06 October 2021 13:08
On 3 October, the Icij international investigative journalism consortium unveiled the Pandora Papers, a gigantic investigation based on 11.9 million documents on assets registered offshore, that is, in territories where particularly lax laws regarding taxation are in force, of some of the richest and most powerful people on the planet. 35 world leaders and hundreds of personalities, entrepreneurs, politicians and state officials are involved. The investigation involves over 90 countries, over a period of 25 years, from 1996 to 2020.
The Icij, which already published the Panama Papers in 2016 and the Paradise Papers in 2017, called the Pandora Papers “the largest investigation in the history of journalism”. Over 600 reporters worked two years to analyze the content of 2.9 terabytes of data contained in thousands of documents, images, emails and spreadsheets.
The data was leaked from 14 financial services firms based in so-called tax havens: places like the British Virgin Islands, Monaco, Panama, Singapore and Switzerland, with low or no corporate taxes, which make it easy to set up shell companies, created in purposes of tax evasion or avoidance.
There are also many Italians involved, including celebrities, politicians and mafia members
The Pandora Papers reveal a lot of information about the global offshore economy, which allows billionaires, politicians and criminals to launder money, hide the extent of their wealth and pay little or no taxes. According to the International Monetary Fund, resorting to tax havens equates to a loss of at least $ 600 billion in taxes per year.
In many of the cases revealed by the Pandora Papers, there is not so much talk of tax evasion as of avoidance. Tony Blair, for example, exploited legal loopholes to avoid paying £ 312,000 in taxes on a building acquired in 2017. As the Guardian writes, the move is not illegal, but “highlights a loophole that allows wealthy landlords not to pay a a tax that any Briton has to face instead ”.
The revelations embarrass international leaders such as Jordanian King Abdullah II, who rules a country facing economic difficulties and heavily dependent on international aid. The investigation shows that the king has set up a network of offshore companies, amassing several luxury properties worth a total of over $ 100 million. The royal family defended itself by citing reasons of privacy and saying that the sovereign has personally assumed all the expenses.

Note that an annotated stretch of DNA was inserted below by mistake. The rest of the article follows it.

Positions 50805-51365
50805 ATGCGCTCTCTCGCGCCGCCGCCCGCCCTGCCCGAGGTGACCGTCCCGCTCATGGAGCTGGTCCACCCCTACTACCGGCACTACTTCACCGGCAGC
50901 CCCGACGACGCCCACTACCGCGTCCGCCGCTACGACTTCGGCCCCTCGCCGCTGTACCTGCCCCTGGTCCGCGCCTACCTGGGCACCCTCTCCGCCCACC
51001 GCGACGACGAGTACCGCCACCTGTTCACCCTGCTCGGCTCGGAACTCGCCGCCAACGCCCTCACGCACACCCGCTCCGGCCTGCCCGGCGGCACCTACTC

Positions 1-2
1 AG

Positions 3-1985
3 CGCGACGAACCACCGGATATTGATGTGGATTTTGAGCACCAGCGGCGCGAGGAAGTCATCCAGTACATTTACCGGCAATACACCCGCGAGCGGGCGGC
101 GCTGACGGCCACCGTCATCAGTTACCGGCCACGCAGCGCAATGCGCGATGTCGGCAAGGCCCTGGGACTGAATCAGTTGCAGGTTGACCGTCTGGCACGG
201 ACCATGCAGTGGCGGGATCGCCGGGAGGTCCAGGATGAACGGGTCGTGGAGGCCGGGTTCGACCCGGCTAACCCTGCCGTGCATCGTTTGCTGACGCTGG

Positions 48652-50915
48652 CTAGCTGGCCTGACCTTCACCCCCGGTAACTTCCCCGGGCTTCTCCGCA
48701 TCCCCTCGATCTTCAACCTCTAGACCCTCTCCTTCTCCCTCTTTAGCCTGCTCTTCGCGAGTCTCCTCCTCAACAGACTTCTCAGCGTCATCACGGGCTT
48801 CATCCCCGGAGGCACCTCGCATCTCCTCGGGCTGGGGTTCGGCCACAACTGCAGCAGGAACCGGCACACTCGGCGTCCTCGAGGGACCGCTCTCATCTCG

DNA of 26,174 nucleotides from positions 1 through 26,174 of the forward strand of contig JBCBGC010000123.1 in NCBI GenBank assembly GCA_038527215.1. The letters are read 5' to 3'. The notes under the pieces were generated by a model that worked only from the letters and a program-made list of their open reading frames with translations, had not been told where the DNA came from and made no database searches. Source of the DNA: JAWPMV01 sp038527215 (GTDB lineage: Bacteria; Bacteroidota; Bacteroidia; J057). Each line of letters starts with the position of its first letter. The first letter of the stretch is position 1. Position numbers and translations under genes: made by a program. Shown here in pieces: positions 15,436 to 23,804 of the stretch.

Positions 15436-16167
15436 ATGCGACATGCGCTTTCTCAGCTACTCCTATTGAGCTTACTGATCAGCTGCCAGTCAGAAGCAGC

There are also many Italians involved, including celebrities, politicians and mafia members. The first three names revealed are those of the Camorra boss Raffaele Amato, the coach Carlo Ancelotti and Delfo Zorzi, convicted in the first instance for the Piazza Fontana massacre and then acquitted.
Then there is the Czech Prime Minister, the “anti-establishment” billionaire Andrej Babiš, who bought 16 properties in the south of France, including a € 15 million castle, through an offshore company. The Czech police have opened an investigation into the case.
The United States does not come out unscathed: the investigation shows that states like South Dakota or Nevada protect billions of dollars linked to individuals accused of financial crimes thanks to bank account secrecy laws. A headache for President Joe Biden, who has made the fight against tax havens his own. After the publication of the Pandora Papers, Biden reiterated that he wanted to “counter unfair schemes that give big companies an advantage”. Several governments have said they will investigate the contents of the leak.
The Panama Papers – 11.5 million confidential documents published in 2016, mentioning leaders and government officials from over forty countries – also sparked similar promises, leading among other things to the fall of the prime ministers of Iceland and Pakistan and several investigations into Europe and the United States. At the time, several countries had announced that they would begin to fight more strongly the use of tax havens. Yet, according to Richard Brooks, author ofThe great tax robbery, we are still a long way from finding a solution to the issue. “The Panama Papers have put some pressure on the opening of tax havens, but it has not been enough and there is already evidence of a few steps backwards,” he told the BBC.
However, ICIJ director Gerard Ryle believes that the Pandora Papers may have a greater impact, given that the pandemic has only exacerbated inequalities. “This is lost money, which could have been used for economic recovery from the covid,” he said. “We are all missing out because some are gaining”.
Curated by Viola Serena Stefanello